The White House opted not to invite reporters from LGBT and black publications to the annual White House media Christmas party, the first time in more than two decades that these groups were excluded from the annual event.
The lack of an invite was the latest snub that these publications say they have received from the White House, which has minimized the role these publications have been able to play in the press pool, the LGBT news outlet Pink News reported. The outlet noted that this is the first time since President George H.W. Bush that LGBT reporters were not invited to the annual party, and the first time in 20 years that reporters from black publications were excluded.
The snub was raised by Chris Johnson, White House reporter for the Washington Blade, one of the longest-published LGBT publications in the world. Johnson said he had been invited to the event in past years, and initially thought it was a mistake that he did not receive an invitation this year. But after contacting the White House, Johnson said he never got a reply.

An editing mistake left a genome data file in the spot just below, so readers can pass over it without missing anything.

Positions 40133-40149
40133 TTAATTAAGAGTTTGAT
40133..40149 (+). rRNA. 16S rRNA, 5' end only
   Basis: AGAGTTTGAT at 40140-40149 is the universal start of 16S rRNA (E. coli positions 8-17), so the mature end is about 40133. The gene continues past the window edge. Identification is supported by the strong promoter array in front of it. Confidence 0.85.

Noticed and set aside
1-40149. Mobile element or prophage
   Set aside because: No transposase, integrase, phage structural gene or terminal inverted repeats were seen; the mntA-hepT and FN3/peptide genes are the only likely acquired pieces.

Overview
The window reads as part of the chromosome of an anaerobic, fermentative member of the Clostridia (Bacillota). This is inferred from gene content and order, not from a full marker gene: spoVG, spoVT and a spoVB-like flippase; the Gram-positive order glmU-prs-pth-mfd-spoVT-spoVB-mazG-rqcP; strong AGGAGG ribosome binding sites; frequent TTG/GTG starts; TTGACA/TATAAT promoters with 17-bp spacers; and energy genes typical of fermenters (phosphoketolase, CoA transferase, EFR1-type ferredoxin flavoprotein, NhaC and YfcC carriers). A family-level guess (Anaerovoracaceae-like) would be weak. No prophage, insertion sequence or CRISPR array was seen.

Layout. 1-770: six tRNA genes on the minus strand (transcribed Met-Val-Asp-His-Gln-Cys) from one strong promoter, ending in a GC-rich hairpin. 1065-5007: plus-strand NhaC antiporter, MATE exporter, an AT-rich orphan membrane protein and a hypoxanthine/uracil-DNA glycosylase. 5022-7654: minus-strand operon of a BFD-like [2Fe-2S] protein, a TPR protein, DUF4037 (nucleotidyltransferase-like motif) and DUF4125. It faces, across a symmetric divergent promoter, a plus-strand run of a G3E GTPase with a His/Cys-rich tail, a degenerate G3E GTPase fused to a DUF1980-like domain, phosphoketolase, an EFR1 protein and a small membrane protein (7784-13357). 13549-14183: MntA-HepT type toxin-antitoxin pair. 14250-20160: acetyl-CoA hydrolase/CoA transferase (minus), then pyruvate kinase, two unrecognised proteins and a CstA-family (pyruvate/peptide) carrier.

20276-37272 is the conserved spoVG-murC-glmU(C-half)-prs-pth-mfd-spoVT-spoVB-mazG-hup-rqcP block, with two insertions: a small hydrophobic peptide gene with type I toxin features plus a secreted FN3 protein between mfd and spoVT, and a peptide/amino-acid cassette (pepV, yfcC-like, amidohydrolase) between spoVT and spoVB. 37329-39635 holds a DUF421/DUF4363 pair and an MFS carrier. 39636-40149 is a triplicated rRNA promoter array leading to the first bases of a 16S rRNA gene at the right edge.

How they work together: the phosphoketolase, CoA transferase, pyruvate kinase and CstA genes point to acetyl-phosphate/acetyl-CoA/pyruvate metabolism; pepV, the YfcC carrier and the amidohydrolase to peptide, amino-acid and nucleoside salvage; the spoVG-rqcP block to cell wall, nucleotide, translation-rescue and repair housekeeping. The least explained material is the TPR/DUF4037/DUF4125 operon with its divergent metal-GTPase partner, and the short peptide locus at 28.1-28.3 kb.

"It is consistent with the White House press secretary not calling on me during the on-camera press briefings," Johnson said.
Trump has been criticized for his actions toward the LGBT community many times during his first year in office. Despite assurances during the campaign that he would be LGBT-friendly, Trump has undertaken a number of actions that critics say underscore rights for these groups. Earlier this year, Attorney General Jeff Sessions issued a directive to agencies to do as much as possible to accommodate Americans who believe their religious freedoms are being violated. As the Washington Post noted, critics say the move only undercut protection for LGBT people and groups.Trump also moved to ban transgender people from serving in the U.S. military, a move he claimed when announcing the decision on Twitter was in response to the large medical costs associated with this group. But critics responded that the medical costs specific to transgender persons were minuscule compared to the total healthcare costs for service members, and critics said the move was another strike against the LGBT community.